Just like the officers on the bridge of the Starship Enterprise (original series, please!), the personalities we bring to managing projects can be quite diverse.
This is one of the profession’s benefits – there is no single right way or best practice to managing projects. And this uniqueness also applies to growth in the profession – whether it is crossing the chasm of business domains, focusing on getting better at delivering a specific type of project or even growing your skills within a PMBOK knowledge area, there are ample opportunities for personal development.
Here are just a few of the characters I’ve run across in my fifteen year mission exploring the profession.
James Tiberius Kirk
Like Captain Kirk, these project managers emulate the motto of Star Trek’s Federation by constantly seeking out new (project) life and civilizations. They relish the unknown – once they have completed one or two projects of the same type or complexity, it’s off to challenge themselves with something different. Retaining Kirk PMs can be difficult if your project portfolio doesn’t possess sufficient depth and breadth. They also are eternal optimists – like Kirk, they don’t believe in the no-win scenario.
Some project managers possess Scotty’s exceptional ability to turn engineering lemons into high performing lemonade. They relish the challenge of taking on troubled projects and turning them around. Rarely does some one enter this role without having gained sufficient experience successfully delivering projects from start to finish but at some point they realized that their personality and temperament are best suited to troubleshooting.
If you get off on the science or techniques of project management and find the soft side of the profession doesn’t enthuse you, you might be a Vulcan. Such project managers rarely (perhaps once every seven years?) let their emotions get the better of them which can be a crucial skill when everyone around you is losing their cool. However, this apparent lack of emotion and empathy can make it difficult for them to effectively use influence or persuasion to help their projects and having to put up with illogical behavior from their stakeholders can cause deep frustration for them.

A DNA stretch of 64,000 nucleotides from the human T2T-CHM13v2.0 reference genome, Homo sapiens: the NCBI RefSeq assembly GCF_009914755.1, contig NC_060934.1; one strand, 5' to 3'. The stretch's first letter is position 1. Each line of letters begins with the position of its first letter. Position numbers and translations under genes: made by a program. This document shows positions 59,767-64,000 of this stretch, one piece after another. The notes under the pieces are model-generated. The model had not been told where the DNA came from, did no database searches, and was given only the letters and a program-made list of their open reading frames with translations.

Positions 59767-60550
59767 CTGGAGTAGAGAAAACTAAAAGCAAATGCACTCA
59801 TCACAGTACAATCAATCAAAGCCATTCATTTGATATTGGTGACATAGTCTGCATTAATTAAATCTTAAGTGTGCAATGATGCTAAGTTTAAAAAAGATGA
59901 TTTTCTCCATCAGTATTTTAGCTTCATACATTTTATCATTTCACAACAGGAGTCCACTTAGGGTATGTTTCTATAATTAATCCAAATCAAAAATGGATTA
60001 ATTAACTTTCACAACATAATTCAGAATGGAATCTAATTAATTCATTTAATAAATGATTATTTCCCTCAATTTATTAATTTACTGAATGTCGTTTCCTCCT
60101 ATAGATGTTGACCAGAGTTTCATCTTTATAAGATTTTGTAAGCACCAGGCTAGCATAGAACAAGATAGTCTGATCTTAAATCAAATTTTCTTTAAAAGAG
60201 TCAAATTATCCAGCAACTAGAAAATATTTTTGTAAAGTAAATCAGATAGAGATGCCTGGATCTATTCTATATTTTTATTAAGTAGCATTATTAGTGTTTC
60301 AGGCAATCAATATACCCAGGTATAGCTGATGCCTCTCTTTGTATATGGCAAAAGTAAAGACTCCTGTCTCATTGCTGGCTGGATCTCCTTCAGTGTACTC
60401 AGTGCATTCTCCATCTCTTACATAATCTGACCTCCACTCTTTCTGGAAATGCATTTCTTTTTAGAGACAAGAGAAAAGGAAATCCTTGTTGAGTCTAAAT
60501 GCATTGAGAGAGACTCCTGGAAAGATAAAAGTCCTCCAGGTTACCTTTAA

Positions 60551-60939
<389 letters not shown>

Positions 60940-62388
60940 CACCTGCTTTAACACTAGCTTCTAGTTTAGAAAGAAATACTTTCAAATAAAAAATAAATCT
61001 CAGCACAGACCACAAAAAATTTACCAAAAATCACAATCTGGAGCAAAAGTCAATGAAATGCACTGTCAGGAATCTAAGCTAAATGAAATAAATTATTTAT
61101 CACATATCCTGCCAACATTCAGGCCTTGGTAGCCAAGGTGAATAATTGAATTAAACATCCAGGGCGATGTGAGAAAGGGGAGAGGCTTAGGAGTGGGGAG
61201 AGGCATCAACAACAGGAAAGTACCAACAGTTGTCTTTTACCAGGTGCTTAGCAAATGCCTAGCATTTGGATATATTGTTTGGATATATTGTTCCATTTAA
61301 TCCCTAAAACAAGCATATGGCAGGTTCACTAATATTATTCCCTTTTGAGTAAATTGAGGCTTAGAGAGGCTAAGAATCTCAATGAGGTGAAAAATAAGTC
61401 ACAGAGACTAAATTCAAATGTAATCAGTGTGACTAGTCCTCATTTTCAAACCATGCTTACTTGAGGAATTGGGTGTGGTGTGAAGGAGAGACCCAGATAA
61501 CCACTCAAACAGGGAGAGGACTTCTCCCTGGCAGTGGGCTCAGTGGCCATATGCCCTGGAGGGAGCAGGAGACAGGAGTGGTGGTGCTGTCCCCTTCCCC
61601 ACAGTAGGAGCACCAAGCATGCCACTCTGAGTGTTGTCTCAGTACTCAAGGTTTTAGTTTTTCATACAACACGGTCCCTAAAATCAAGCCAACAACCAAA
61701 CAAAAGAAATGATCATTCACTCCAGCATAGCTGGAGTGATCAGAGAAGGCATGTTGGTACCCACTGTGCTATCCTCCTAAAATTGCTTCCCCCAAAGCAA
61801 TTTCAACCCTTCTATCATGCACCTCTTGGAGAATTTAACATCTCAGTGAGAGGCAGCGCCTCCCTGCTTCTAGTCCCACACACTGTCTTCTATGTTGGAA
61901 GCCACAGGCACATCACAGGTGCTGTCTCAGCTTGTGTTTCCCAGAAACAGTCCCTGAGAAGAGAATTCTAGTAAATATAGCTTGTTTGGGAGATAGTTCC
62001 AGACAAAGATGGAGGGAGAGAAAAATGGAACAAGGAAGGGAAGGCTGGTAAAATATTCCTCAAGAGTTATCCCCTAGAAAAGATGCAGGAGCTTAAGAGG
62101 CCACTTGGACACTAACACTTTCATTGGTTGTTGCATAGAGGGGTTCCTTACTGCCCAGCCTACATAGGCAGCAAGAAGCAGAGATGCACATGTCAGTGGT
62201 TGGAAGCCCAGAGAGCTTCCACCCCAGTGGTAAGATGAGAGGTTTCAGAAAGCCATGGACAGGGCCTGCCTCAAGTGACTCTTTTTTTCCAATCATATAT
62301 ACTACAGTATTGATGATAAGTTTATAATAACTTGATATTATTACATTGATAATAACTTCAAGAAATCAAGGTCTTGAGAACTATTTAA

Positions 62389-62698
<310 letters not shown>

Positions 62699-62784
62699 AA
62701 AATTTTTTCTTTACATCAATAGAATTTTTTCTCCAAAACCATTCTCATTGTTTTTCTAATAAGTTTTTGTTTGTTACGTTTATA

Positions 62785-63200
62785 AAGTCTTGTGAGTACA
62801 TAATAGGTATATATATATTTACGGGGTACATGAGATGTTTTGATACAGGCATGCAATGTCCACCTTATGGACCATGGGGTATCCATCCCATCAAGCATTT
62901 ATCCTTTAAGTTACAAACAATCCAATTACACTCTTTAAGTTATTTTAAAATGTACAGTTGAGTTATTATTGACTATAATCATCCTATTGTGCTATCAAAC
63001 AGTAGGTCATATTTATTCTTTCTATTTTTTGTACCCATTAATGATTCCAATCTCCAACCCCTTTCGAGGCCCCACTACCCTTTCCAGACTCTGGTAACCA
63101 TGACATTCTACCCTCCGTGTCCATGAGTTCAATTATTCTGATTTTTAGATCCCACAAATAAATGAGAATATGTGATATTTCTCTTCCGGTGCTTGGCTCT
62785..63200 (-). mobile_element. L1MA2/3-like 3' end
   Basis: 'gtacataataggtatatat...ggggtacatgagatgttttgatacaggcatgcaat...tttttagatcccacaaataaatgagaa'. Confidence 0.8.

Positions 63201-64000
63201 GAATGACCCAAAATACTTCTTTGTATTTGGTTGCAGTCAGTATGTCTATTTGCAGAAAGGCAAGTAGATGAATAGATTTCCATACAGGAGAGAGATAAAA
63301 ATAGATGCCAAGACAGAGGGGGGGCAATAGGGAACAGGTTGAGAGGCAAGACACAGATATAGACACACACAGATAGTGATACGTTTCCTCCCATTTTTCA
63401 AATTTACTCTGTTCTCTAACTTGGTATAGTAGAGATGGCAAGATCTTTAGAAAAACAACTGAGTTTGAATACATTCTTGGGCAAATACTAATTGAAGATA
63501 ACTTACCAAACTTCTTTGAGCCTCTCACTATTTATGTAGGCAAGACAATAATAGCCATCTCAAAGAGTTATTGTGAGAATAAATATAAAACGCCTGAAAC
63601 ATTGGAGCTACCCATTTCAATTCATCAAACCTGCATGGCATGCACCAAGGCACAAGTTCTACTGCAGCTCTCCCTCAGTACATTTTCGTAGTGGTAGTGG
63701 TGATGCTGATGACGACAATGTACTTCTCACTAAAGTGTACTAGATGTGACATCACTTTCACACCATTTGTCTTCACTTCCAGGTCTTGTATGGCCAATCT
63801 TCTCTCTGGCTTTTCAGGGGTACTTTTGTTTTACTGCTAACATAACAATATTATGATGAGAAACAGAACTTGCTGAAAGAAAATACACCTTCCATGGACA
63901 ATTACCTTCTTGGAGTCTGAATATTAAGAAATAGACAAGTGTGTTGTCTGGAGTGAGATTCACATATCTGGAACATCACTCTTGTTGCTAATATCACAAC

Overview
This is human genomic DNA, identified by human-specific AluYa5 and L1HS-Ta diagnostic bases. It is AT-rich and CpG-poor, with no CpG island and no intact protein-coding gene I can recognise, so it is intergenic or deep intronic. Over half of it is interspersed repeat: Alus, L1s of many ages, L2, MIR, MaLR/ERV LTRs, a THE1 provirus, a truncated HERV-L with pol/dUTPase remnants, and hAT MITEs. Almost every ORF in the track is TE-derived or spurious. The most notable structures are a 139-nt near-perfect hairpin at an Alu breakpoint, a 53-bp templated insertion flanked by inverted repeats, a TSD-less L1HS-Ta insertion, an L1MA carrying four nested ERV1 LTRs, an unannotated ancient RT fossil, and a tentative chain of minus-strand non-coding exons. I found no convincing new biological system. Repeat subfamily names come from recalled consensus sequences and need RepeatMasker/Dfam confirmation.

Dr. Leonard McCoy
If you come across as a bit gruff but underneath that tough exterior beats an empathetic heart of gold, you might be a doctor not a project manager. Bones serves as a good foil for Spock with one embracing their humanity whereas the other struggles with it. Bones project managers will possess a high EQ and are confident relying on that to help them make decisions more often than with pure logic.
Uhura posesses exceptional linguistic skills and we all know project managers like her who know just what to say in a given situation. Such project managers are very capable of managing stakeholder expectations and rarely struggle with managing the communication demands of complex projects.
So where will YOUR project management career boldly go?
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